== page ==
April 30, 2021
By Mark Chesnut
Confusion by Colorado authorities over how a man who shot and killed 10 people in Boulder supermarket got the 10 30-round magazines he had with him during the atrocious crime shows how out of touch gun-control advocates can truly be.
“Boulder County District Attorney Michael Dougherty told reporters that Ahmad Al Aliwi Alissa, 22, possessed the magazines that hold more than 15 rounds unlawfully but that investigators don't believe the magazines were purchased illegally,” read a report from Ohio news station WFMJ (WFMJ.com).
The story continued, “Although the magazines can't be sold, people in the state can still buy the parts for the magazines at some gun stores and assemble them on their own, at which point it is illegal to possess them.”
Here’s what those who want to institute a new ban every time a deranged person shoots others don’t seem to understand. For whatever reason, Ahmad Al Aliwi Alissa went to that grocery story with the express purpose of murdering as many people as possible. While he lived and committed his crime in a state that had banned these magazines, he didn’t give a flip about that law. The state also has laws criminalizing assault and murder, but those laws didn’t stop him, either.
There’s some kind of a mental disconnect in thinking that somehow determining how the murderer got the magazines is going to be productive in any way. Criminals do stuff that is illegal—it’s in their nature, and that’s why they are called criminals! What kind of person willing to murder other human beings wouldn’t also be willing to break a law dictating what size of magazines he could own or any other gun law? That’s why such laws only work to infringe on the rights of lawful citizens.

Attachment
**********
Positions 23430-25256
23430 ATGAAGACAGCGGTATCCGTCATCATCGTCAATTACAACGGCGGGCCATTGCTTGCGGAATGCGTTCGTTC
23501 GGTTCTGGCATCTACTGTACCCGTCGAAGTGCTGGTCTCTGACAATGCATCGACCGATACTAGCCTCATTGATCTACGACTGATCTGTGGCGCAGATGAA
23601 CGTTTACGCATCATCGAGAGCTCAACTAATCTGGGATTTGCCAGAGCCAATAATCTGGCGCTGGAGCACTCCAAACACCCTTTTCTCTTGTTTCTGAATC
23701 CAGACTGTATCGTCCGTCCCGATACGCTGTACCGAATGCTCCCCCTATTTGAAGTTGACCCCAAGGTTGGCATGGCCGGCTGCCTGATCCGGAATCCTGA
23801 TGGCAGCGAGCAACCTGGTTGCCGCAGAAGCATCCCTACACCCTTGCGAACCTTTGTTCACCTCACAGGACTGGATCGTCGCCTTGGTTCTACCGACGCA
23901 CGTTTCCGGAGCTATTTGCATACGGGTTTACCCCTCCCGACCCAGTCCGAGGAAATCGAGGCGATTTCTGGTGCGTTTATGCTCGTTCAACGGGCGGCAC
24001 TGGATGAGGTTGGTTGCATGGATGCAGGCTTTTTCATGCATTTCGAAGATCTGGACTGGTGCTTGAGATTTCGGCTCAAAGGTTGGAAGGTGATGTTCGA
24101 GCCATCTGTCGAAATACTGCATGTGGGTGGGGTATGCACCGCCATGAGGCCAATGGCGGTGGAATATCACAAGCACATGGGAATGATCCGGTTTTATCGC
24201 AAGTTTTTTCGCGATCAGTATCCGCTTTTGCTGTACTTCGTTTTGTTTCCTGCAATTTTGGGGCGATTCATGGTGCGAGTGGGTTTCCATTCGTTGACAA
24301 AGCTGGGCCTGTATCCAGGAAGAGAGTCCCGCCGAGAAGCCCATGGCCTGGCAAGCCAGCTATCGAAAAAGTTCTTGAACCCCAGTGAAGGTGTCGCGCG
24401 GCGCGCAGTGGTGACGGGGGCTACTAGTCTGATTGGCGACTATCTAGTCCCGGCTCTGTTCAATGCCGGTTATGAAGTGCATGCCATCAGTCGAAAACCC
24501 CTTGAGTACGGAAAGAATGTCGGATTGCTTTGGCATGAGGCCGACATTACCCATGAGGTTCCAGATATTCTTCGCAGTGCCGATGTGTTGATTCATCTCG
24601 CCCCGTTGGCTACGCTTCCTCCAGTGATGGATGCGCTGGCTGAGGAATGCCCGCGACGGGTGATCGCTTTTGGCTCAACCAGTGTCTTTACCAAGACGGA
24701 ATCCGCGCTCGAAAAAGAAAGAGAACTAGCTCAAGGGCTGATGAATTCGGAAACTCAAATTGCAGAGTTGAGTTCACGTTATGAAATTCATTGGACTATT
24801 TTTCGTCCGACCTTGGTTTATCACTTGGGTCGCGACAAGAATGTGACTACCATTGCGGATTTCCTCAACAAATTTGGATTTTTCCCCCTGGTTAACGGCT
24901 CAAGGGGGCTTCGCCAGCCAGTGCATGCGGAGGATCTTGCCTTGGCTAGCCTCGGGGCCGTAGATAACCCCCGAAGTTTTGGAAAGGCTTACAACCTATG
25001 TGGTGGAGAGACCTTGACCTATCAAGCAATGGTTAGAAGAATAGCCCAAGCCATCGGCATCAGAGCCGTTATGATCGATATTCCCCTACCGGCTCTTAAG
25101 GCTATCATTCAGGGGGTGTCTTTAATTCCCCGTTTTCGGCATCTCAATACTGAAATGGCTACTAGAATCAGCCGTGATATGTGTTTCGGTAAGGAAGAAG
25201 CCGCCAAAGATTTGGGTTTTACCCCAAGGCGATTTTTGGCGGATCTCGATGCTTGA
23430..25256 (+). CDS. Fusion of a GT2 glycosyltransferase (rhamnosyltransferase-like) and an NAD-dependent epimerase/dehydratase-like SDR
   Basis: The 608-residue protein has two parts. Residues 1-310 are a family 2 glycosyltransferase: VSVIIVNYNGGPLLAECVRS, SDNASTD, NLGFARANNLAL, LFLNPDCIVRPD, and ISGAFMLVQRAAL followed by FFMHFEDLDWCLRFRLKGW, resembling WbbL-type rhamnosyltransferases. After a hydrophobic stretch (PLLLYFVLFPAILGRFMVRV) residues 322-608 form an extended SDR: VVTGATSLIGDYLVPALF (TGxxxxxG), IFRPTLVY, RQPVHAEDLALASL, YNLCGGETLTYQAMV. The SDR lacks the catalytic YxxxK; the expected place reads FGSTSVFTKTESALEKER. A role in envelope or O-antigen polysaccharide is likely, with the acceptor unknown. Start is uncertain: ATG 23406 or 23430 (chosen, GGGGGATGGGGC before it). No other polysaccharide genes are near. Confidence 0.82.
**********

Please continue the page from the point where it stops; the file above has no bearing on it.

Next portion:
Of course, some in Colorado believe that the murderer being able to get the 30-round magazines—even though there is already a state law against it—proves that such mags should be banned on the federal level. In fact, such magazines were once banned at the federal level.
The Clinton Gun Ban back in the 1990s, which banned many semi-automatic rifles, also banned ownership of magazines holding more than 10 rounds. A government study later showed that the ban had no measurable effect on violent crime.
In fact, ammunition magazines that hold more than 10 rounds are standard equipment for many handguns and rifles designed for defensive purposes. They’re also commonly used in handguns kept for protection at home and carried for protection away from home, and they’re commonly used in defensive skills-based firearm training and sports.
Interestingly, a case dealing with these magazines could soon be heard by the U.S. Supreme Court. On Monday, the National Rifle Association and Association of New Jersey Rifle and Pistol Clubs asked the court to hear the case Association of New Jersey Rifle & Pistol Clubs, Inc., v. Gurbir S. Grewal, a New Jersey magazine ban case. Plaintiffs in that case argue that New Jersey’s ban on ammunition magazines that can hold more than 10 rounds is unconstitutional.
Additionally, gun-ban advocates in Congress have recently introduced legislation to ban magazines at the federal level. On April 14, a group of anti-gun federal lawmakers led by U.S. Rep. Diana DeGette, D-Colorado, and U.S. Sen. Bob Menendez, D-New Jersey, introduced legislation to ban the sale, manufacturing, transfer, possession or importation of high-capacity gun magazines that are capable of holding more than 10 rounds of ammunition.
Freelance writer and editor Mark Chesnut is the owner/editorial director at Red Setter Communications LLC. An avid hunter, shooter and political observer, he has been covering Second Amendment issues and politics on a near-daily basis for the past 20 years.